Monday, November 30, 2009

Review of Robert Gribben's "Uniting in Thanksgiving"

Robert Gribben, Uniting in Thanksgiving: The Great Prayers of Thanksgiving of the Uniting Church in Australia. Melbourne: Uniting Academic Press, 2008.

This book is an extended commentary on the Eucharistic Prayers in use in the Uniting Church. Professor Gribben is admirably equipped for this task having been closely involved in the authorship of the prayers themselves as a member of the team that produced Uniting in Worship. I am a great admirer of the Uniting Church's liturgy and would that my own church would take as much care over its worship, or at least make some services available for those of us who want to do more than mimic Hillsong, recreate a camp meeting atmosphere, or make it up as we go along.

The Uniting Church has Prof. Gribben to thank for such admirable phrases in the Thanksgiving for Creation as, "In time beyond our dreaming you brought forth light out of darkness" and "We bless you for this wide, red land, for its rugged beauty, its changing seasons," words which evoke the Uniting Church's commitment to be an authentically Australian church. The expression in the Narrative of Institution, "Do this for the remembrance of me" rather than the expected "in remembrance of me" is something quite unique. It is a noble attempt to capture the meaning of anamnesis, which is so much more than just a reflection on a past event, but more a lived experience of participation. If the wording is at first a little disarming, this may lead to deeper reflection on their meaning which can only be a good thing.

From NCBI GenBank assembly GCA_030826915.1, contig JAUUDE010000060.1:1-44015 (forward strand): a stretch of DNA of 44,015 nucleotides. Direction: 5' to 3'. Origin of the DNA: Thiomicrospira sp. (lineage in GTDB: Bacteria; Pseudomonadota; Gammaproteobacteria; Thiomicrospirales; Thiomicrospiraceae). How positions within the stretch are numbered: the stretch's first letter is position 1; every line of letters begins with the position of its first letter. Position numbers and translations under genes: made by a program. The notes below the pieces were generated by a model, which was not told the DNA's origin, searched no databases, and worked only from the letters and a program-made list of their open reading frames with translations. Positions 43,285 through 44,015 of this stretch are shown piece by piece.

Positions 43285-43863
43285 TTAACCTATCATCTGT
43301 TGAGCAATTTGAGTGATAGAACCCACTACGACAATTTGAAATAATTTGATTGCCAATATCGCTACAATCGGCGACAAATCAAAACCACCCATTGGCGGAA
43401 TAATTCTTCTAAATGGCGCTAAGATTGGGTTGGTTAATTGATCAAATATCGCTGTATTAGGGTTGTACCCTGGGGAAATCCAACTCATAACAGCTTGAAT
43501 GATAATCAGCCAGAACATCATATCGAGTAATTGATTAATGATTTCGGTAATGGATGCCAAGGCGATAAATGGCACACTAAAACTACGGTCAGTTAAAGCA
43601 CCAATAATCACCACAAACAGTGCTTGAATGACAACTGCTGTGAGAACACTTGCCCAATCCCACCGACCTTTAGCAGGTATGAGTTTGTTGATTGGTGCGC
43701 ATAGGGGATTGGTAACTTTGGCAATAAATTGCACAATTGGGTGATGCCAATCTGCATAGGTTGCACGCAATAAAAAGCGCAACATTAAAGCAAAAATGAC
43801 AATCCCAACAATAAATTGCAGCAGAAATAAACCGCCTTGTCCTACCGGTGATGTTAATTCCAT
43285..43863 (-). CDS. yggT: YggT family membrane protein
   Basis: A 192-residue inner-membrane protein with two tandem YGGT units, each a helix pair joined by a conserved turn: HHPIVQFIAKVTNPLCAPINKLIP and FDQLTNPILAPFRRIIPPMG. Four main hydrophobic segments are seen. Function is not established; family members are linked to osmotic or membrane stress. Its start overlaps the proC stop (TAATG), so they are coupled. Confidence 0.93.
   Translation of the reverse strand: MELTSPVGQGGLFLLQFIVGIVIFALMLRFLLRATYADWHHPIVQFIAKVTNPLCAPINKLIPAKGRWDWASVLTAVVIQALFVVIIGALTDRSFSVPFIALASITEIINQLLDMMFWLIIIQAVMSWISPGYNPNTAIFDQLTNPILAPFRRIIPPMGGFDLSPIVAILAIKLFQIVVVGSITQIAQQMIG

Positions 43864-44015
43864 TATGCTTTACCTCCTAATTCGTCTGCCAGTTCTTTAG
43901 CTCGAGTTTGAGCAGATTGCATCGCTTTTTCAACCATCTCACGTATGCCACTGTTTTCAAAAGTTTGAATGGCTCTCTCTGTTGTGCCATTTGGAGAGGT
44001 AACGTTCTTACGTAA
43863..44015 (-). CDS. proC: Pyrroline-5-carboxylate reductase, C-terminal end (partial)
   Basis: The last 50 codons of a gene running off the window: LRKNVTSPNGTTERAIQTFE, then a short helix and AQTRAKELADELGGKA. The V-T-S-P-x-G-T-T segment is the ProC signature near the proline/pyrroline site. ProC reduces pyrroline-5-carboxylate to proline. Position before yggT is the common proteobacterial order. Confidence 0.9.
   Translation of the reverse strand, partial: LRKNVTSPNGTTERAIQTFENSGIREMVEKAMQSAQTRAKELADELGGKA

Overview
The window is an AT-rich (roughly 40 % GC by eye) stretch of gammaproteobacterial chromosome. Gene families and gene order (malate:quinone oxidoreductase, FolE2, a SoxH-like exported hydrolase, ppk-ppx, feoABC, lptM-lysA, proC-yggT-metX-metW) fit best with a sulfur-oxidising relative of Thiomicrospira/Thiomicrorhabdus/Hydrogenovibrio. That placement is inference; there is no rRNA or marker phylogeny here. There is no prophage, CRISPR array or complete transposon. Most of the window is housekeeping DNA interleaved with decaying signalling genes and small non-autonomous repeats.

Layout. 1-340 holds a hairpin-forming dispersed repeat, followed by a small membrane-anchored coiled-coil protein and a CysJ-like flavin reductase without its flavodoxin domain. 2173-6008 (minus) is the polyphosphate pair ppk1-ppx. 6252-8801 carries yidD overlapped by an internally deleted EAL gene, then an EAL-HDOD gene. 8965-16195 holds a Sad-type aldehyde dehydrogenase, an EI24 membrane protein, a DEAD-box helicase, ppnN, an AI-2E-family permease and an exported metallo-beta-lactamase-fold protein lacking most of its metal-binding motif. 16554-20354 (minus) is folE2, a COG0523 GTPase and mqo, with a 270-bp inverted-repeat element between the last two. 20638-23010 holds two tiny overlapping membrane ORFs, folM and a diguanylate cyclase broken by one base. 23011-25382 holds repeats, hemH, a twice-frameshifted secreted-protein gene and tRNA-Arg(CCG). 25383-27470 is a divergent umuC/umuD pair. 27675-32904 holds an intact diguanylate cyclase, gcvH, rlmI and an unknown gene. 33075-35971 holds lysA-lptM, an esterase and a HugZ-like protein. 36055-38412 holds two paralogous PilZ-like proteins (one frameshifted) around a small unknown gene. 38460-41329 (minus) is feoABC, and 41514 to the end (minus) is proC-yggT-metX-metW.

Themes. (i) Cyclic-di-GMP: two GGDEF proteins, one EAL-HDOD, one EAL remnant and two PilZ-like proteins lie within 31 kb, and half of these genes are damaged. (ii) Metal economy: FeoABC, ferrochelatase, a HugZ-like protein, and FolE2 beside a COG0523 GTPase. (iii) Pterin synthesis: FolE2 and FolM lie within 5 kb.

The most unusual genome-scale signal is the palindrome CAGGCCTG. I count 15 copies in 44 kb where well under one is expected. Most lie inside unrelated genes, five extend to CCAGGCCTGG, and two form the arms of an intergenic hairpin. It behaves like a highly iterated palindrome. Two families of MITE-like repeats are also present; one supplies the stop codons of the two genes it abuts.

The book is divided into three sections. First the "Genealogy" of the Great Prayer of Thanksgiving is given, tracing its historic precedents and giving an idea of its general structure and "theo-logic." Part Two, the lengthiest section of the book, is an extended commentary on each section of the Prayer, and a final third part is a practical commentary on its use. So the reader moves neatly from provenance, to meaning, to rubrics.

The book is a delight to read. Prof. Gribben writes in fine, engaging style. He is an internationally known liturgist and ecumenist who knows his material well. In addition to a deep familiarity with the Christian Church's wider liturgical and sacramental theology, being nurtured in the Wesleyan tradition, his appreciation for and knowledge of Methodism is clear throughout. The commentary is sprinkled with judicious anecdotes that keep the reader engaged and often shine a light on the theological meaning being considered.

This book certainly deserves to be read by members of the Uniting Church but anyone with an interest in Christian worship will benefit from it. One would hope that it would be used as a text in the training of Ministers of the Word and others responsible for leading worship in the Uniting Church. The provision of such a theologically well grounded liturgy needs to be accompanied by careful instruction regarding its use and this book meets that need admirably. It would be a pity if it were not widely read and used.